The piece has become a rallying point of sorts, for those who are willing to question state power — Jones says, for example, that “democracy in the UK has been corrupted and destroyed” for a generation, by the hacking scandal — but are curiously unwilling to apply that scepticism here. Why? The answer is obvious. The mere cry of rape is sufficient for people to withhold their critical faculties.I don’t propose to go over the wonkiness and shonkiness of the accusations against Assange again, but one major point needs to be made. There are some people who want to defend Assange, and his right to go on the run, as it were, while denying that they are making any sort of assessment as to the character of the things he’s accused of. That does not withstand scrutiny. For a moment’s examination would show that, if a major dissident figure had been accused of violent, predatory, aggravated rape, then no one could or ought defend him against facing the accusations and charges.

In determining that Assange has a right to run, people are making an assessment that the things that he is accused of — even if true — do not in some sense constitute r-pe, as we understand the term, morally speaking. Both the major accusations — one of using body-weight (while in the missionary position — yes, ew, ew, but bear with me) to prevent the applying of a condom (which was then applied, upon request), and the other, of beginning unprotected sex while the partner was sleeping, but that was rapidly consented to — constitute a moral, s-xual and personal-political grey area, better handled in the context of personal relations, rather than through the law.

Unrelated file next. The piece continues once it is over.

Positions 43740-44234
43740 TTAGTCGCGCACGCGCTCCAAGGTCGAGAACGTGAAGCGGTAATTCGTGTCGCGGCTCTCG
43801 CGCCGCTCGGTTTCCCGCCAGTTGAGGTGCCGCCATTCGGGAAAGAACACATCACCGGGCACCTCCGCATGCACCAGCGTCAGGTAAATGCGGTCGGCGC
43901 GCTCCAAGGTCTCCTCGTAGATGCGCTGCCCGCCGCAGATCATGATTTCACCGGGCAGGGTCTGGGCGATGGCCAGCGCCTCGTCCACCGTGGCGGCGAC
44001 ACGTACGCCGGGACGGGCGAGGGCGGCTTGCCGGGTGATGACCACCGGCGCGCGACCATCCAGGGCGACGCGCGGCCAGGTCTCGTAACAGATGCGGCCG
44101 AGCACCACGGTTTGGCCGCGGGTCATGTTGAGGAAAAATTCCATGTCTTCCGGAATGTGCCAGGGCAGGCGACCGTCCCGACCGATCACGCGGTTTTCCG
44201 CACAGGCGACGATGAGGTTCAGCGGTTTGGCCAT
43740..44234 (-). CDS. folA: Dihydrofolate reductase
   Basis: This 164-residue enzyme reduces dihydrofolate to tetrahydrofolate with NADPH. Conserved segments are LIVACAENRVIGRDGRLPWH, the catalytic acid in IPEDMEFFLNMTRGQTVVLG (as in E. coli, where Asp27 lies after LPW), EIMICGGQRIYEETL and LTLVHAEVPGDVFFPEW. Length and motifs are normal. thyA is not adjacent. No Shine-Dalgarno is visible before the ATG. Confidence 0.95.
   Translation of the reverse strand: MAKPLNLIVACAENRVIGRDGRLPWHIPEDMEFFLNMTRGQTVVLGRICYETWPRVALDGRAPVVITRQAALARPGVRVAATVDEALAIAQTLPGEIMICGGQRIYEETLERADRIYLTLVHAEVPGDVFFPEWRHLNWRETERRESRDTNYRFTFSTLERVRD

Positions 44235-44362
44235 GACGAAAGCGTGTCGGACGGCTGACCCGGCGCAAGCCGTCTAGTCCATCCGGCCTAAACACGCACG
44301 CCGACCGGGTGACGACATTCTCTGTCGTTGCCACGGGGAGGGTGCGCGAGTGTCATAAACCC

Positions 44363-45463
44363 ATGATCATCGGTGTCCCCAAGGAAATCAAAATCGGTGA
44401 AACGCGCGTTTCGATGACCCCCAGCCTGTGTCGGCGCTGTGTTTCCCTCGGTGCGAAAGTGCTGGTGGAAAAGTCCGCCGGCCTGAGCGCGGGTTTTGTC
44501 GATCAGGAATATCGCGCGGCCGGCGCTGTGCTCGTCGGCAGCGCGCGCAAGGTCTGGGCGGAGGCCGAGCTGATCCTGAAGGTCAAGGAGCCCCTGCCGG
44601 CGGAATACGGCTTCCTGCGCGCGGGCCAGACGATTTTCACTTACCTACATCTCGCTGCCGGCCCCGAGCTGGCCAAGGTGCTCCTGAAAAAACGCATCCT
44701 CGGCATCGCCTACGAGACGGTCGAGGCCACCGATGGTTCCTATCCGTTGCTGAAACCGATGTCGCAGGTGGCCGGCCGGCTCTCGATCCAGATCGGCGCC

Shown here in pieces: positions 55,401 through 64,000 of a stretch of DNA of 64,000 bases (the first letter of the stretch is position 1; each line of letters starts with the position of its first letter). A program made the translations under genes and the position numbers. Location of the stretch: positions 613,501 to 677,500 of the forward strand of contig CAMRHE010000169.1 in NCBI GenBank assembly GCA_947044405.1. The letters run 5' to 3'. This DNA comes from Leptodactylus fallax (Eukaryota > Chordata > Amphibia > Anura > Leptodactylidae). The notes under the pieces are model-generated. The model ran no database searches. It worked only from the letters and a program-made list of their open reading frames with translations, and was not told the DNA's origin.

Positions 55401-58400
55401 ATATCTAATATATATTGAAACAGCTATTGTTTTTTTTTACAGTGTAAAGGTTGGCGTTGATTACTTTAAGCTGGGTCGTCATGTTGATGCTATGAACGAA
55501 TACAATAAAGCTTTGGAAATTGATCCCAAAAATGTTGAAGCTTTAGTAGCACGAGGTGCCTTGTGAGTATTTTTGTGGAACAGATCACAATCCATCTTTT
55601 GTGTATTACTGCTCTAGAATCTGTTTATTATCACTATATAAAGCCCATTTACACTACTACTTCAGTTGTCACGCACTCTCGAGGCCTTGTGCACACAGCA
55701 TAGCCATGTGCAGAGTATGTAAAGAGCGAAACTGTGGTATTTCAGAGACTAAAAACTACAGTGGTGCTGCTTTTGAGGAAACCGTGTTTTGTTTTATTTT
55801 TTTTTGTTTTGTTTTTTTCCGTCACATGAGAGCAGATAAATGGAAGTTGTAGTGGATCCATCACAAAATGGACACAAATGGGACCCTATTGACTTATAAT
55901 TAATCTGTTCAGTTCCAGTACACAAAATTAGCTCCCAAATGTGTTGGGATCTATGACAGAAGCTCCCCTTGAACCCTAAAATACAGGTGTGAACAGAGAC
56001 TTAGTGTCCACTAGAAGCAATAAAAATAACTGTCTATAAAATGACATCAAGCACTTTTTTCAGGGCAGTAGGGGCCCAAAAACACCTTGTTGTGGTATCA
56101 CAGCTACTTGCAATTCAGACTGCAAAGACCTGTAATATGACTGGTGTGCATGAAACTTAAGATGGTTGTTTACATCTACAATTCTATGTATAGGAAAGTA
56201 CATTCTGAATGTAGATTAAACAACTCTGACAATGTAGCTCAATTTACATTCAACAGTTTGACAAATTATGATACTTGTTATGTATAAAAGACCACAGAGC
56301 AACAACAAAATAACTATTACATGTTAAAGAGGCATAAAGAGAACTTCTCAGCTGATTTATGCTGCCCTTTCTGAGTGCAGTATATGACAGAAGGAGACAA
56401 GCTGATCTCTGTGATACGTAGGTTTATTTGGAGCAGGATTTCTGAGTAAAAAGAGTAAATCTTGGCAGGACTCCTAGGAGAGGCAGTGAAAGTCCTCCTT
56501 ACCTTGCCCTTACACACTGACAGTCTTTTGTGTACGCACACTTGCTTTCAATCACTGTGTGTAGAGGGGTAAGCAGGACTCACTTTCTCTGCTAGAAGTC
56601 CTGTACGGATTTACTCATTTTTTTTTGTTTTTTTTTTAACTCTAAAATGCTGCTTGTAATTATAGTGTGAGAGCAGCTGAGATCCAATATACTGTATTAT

My intent is not to argue this point here — it is to point out that Assange’s defenders on the left already accept this, even if force of habit means they cannot admit it. It is because the things that Assange is accused of simply do not strike many as rape, that one can then start to think clearly about whether he has the legitimate right to flee the jurisdiction. “Rape is rape,” Jones says, trotting out the student-union line. But the point is that no one really believes that any more — not least the Swedish government, which has about eight degrees of sexual violent crimes on the books.

What has happened is that sex crime laws in the UK, Australia and Sweden, among others, have been so greatly expanded in the past decade, that they have effectively fused together every form of behaviour from rape of unspeakable violence to difficult and perhaps uncreditworthy negotiations within a consensual encounter. Most of these latter cases fail, because they come down to word against word, one reason no one thought of including them in law until the past decade or so. More importantly, they separate legal notions of sex crime from everyday ones — which is why a whole class of people now say that Assange has no moral obligation to face these accusations. This is the unspoken assumption at the heart of the Assange case, and cause.